The HBO hit series Oz, created by Tom Fantana, takes a dramatic look at the gritty life behind bars of a maximum security male prison. Emerald City is the name of the unit that is home to a mixture of guys that got caught up in the life of crime for various reasons. Tim McManus, the manager of the unit, designed the environment as an experiment into the possible rehabilitation of incarcerated individuals. Gangs are forced to live together in a way that promotes peace among otherwise conflicting people. However, inevitable power struggles among individuals and rival groups keep the tensions high throughout their time served behind bars. Central characters in the series are given opportunities to redeem themselves and prove that they are good men deep down, but most fall into the downward spiral of failure.
Conflicts Between and Inside of Gangs
Warden Leo Glynn (Ernie Hudson) and Tim McManus (Terry Kinney) struggle to keep incidents to a minimum so that every inmate feels safe inside the penitentiary. Homeboys, Aryans, Muslims, Latinos, Bikers and the Wiseguys always find a way to butt heads with their rivals while at the same time dealing with internal power struggles. Representative members that are considered leaders are often faced with the most conflict when there is any type of disagreement. The efforts to keep drugs and cigarettes out of Emerald City is a major driving force creating tension. Each gang wants to control the power and profit of having the monopoly on illegal dealing. People with no affiliation, guards and other employees are never safe from the dangerous power struggle of day-to-day prison life. The reality of being within the walls of the Oswalt State Correctional Facility is that anyone can be caught in the crossfire that may result in fatal consequences.
An exceptionally talented ensemble cast represent members of gangs and social groups that are trapped behind bars together during their years in prison. There are very few cut and dry portrayals on the show. In fact, most of the characters that live through the seasons go through major changes. Augustus Hill (Harold Perrineau Jr.) is the wheelchair-bound narrator telling the story of Oz through his own eyes. It is clear from the series premiere that no one is safe from manipulation or betrayal in Emerald City, and their lives can end without warning. Tobias Beecher (Lee Tergesen) is a major character throughout the series that puts the viewer into a perspective of what dangers a good guy can face behind bars. He is ripped from a life of wealth and privilege and dropped into a place that exposed him to things most people do not meet in nightmares. There is little distinction in regards to which group is the most evil, but the Aryans, led by Vernon Schillinger (J.K. Simmons), are a major threat to everyone they come across. Although inmates are able to seek moral guidance through Sister Peter Marie Reimondo (Rita Moreno), Father Ray Mukada (B.D. Wong) or their own religious affiliation, there is no stop to the horrific violence within the prison.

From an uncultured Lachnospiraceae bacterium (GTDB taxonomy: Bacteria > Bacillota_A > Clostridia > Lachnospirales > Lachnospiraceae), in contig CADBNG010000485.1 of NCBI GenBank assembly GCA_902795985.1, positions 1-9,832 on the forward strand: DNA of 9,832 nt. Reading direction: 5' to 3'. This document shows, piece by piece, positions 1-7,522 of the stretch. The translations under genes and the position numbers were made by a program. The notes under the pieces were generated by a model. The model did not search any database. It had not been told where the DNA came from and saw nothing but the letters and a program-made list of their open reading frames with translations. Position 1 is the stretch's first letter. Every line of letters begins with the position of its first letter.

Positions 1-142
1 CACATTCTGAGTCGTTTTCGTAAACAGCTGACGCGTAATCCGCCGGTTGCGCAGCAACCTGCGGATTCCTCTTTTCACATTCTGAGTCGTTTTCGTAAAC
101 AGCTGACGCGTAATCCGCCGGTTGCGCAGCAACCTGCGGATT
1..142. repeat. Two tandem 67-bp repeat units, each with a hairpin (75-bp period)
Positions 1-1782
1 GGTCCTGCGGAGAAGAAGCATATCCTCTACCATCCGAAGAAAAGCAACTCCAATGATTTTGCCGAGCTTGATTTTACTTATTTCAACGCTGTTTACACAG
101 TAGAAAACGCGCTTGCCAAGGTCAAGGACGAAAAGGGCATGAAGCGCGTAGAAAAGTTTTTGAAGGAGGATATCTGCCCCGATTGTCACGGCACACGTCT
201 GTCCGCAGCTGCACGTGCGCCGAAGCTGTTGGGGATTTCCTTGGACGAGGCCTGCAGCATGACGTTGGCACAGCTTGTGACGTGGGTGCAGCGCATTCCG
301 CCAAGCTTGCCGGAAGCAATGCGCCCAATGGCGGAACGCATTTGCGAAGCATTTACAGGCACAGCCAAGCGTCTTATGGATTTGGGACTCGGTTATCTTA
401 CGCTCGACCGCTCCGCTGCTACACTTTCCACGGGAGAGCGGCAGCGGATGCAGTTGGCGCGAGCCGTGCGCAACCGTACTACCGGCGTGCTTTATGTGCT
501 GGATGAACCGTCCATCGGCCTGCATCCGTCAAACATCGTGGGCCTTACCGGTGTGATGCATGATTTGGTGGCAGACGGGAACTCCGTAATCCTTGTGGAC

Over 30 award nominations given to the cast in individual recognition landed a total of 13 wins. Rita Moreno, Lauren Vélez (Dr. Gloria Nathan), and Eamonn Walker (Muslim leader, Kareem Said) received well-deserved recognition for their contributions to the cast. Other notable nominations were earned by Ernie Hudson, Kirk Acevedo (Latinos of El Norte member, Miguel Alvarez), and Adewale Akinnuoye-Agbaje (Homeboys leader, Simon Adebisi).
Critics and Audiences Love Oz
The show is a complicated depiction of living in glass cells while being faced with the graphic reality of vulgarity, racism, drug use, rape, brutality, murder and homosexuality. There is little censorship even in scenes of violence that include such images as an inmate slicing into his own gums with a scalpel. In another scene, a living person is burned alive in the most gruesome way possible. However, this is a part of the show’s appeal that makes it difficult to watch yet impossible to walk away from. It is the first show that brought the horrors of prison into the average television consumer’s living room for a viewing experience that is both unpleasant and intriguing.
The sheer brutality along with an exceptional narrative following complex character development kept Oz alive for a full six-year run on the HBO network. There are characters that are played so perfectly that you feel real hatred toward them, and at the same time there are inmates that you can’t help but stand behind. Oz sets the bar extremely high for any series on the HBO network, and it is difficult to say that any show has been quite as impressive as far as storytelling. Scenes play out with such graphic detail that it leaves chills and emotion that most television dramas fail to deliver. Although it came to an end at the conclusion of the sixth season, you can still watch Oz online. Over 10 years since the end, it stands up to the test of time, even if you missed it during the original airing.